• Stomach cramps
  • Muscle pain
  • Nausea
  • Vomiting
  • Watery eyes
  • Runny nose
  • Diarrhea


Oxycodone is a pain reliever that is often prescribed to deal with moderate to severe pain and pain management cases. In fact, oxycodone is found in many different pain relief and pain management medications that are either administered by a doctor in a hospital or prescribed by one. While oxycodone has many medical uses and can be incredibly effective when it comes to pain relief and pain management, it is also highly addictive. Some might even find themselves becoming dependant on or even addicted to oxycodone through no fault of their own. 

Some signs of oxycodone addiction include:

  • Poor grooming
  • Lack of hygiene
  • Strange thoughts
  • Constipation
  • Dry mouth
  • Uncontrolled itching
  • Hallucinations
  • Dilated pupils
  • Diarrhea
  • Change in social circles
  • Change in hobbies
  • Becoming more secretive
  • Doctor shopping


Hydrocodone is the most commonly abused prescription opioid on the market today. In fact, in 2014 alone almost 2 million Americans ages 12 and older had abused hydrocodone in some form. Some of the most common signs that someone might be abusing hydrocodone include:

  • Anxiety
  • Fearfulness
  • Paranoia
  • Slowed heart rate
  • Difficulty breathing
  • Depression
  • Seizures
  • Insomnia
  • Muscle aches
  • Doctor shopping
  • Hiding or stashing pills
  • Changes in hobbies or social circles
  • Continuing to try and obtain prescriptions even when they are no longer medically needed


list of opioids

Morphine was one of the first drugs ever to be synthesized for medical use dating back to 1803 and is still used today. Like so many other medically prescribed opioids, morphine can be highly addictive and many people who use it find themselves becoming dependent on the substance almost instantly. In fact, it can take as little as just a few doses to find yourself addicted to morphine. Signs of a morphine addiction include:

  • The development of a high tolerance
  • Trying to quit unsuccessfully
  • Changes in social circles or activities
  • Obtaining morphine through any means necessary 
  • Financial problems


Fentanyl is a very strong and very potent opioid. In fact, it is 50-100 times stronger than morphine. Medically, it is used to treat severe pain and is one of only a handful of prescription opiates that are approved for long-term treatment. It is also highly addictive due to how strong it is. Someone who is addicted to fentanyl will typically display the following signs:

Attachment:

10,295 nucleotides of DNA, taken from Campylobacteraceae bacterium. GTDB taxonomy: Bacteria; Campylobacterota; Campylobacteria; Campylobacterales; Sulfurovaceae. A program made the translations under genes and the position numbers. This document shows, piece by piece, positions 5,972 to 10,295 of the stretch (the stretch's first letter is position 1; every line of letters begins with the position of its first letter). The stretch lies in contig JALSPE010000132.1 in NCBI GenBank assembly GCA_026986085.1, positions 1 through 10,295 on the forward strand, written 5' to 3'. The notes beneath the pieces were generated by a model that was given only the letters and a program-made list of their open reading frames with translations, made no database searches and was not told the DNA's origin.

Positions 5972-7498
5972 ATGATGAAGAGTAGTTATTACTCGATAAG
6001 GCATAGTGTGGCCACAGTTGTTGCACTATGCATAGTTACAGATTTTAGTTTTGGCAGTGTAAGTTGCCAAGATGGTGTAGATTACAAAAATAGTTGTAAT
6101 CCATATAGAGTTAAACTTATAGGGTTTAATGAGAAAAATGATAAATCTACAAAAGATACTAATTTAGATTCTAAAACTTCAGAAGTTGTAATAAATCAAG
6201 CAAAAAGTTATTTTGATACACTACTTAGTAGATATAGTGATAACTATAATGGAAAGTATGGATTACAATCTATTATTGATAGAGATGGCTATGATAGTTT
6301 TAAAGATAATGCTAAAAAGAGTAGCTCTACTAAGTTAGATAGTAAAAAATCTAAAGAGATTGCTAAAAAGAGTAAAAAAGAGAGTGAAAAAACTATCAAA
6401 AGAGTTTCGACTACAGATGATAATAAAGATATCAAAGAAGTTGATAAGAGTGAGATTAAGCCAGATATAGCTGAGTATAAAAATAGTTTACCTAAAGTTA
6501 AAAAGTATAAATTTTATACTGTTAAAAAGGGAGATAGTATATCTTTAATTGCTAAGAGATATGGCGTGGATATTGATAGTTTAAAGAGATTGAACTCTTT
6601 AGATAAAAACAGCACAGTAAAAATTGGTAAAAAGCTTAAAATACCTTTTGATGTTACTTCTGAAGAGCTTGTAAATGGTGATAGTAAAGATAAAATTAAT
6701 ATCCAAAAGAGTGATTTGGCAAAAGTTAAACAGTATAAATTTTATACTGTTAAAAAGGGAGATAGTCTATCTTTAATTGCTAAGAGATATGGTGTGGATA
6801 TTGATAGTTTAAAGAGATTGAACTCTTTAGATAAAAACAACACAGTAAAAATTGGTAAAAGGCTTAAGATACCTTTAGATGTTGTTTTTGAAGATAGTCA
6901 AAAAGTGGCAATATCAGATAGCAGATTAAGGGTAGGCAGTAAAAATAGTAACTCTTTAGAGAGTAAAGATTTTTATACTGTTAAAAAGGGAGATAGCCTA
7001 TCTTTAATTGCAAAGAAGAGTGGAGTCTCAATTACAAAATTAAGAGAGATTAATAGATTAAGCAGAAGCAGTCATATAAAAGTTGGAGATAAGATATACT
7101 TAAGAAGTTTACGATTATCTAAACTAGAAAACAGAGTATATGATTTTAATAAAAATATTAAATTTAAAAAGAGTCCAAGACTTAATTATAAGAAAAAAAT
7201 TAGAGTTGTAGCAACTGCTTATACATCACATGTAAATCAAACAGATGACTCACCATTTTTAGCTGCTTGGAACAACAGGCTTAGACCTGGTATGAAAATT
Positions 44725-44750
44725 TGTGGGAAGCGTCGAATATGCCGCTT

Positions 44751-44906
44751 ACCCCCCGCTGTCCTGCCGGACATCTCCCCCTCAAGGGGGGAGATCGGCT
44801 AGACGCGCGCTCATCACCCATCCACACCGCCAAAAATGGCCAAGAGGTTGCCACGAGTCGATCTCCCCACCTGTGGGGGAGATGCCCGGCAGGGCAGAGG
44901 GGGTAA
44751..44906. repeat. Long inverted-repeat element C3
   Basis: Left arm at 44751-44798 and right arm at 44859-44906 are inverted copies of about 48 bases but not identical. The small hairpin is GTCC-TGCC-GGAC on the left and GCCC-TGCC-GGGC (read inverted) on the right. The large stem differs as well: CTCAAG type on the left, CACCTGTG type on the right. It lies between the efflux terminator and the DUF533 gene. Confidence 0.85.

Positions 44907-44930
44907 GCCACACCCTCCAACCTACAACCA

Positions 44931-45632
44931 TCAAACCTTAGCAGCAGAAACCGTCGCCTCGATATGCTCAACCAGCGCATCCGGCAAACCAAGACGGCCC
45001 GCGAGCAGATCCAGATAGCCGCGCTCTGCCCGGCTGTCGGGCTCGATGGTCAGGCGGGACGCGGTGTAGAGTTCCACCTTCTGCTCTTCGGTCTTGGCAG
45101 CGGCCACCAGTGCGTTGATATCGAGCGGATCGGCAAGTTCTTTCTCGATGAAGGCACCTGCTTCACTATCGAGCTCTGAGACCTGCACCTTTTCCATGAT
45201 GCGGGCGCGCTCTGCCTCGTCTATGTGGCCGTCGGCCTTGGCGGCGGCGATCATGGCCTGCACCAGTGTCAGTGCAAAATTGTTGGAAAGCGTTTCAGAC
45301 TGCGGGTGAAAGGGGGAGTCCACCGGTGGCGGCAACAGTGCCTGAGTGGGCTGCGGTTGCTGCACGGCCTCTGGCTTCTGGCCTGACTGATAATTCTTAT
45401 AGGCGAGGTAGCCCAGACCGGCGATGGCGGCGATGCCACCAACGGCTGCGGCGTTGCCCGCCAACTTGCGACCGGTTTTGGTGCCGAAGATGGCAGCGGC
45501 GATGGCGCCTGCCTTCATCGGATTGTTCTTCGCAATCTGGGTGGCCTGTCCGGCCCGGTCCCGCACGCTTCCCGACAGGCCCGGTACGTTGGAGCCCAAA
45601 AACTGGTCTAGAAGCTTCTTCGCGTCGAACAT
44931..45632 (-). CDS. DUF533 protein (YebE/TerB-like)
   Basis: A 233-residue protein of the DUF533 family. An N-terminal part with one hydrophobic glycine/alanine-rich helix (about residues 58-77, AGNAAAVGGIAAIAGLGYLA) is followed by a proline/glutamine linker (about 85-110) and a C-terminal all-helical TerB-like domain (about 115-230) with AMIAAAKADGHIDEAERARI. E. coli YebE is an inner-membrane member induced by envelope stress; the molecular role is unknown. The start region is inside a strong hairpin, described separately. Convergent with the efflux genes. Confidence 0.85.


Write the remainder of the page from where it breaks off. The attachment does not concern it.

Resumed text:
• Chest tightness
  • Mood swings or changes
  • Poor coordination
  • Rapid heartbeat
  • Hallucinations
  • Strange thoughts
  • Obtaining fentanyl in any way possible
  • Changes in social circles
  • Lack of interest in activities or hobbies
  • Not able to complete basic activities without using

How Can I Get Help For Narcotic Addiction?

For someone who is suffering from narcotic addiction, it can be very difficult to stop taking these substances, even if they want to. As we mentioned above, the symptoms associated with withdrawing can be brutal, and in some cases worse than the symptoms that are associated with the addiction itself. That’s why detox is such a crucial first step in the rehab process. 

In order to begin treatment and start the road to recovery, you have to rid your body of the harmful substances that are currently in it. Due to the severity of many of the withdrawal symptoms, it is also crucial to undergo the detox process under the care and supervision of trained medical professionals. This can be done at either a local medical facility, a dedicated detox center, or a treatment center that also provides detox services such as Coastal Detox. 

Attempting to self-detox can be incredibly dangerous and potentially life-threatening. It’s also very difficult to resist the added temptation when the withdrawal symptoms get bad enough. 

Want To Know More About the Different Types of Narcotics?

Suffering from a narcotic addiction can be particularly difficult because in many cases people find themselves addicted through no fault of their own. This can lead to feelings of shame or embarrassment. It’s important to know though that addiction is nothing to be ashamed of. 

If you or someone you know is suffering from an addiction and is ready to take that initial step on the road to recovery, contact us today. We will talk to you about our many different detox and treatment options and help you get back on track to living a happy, healthy, and sober life.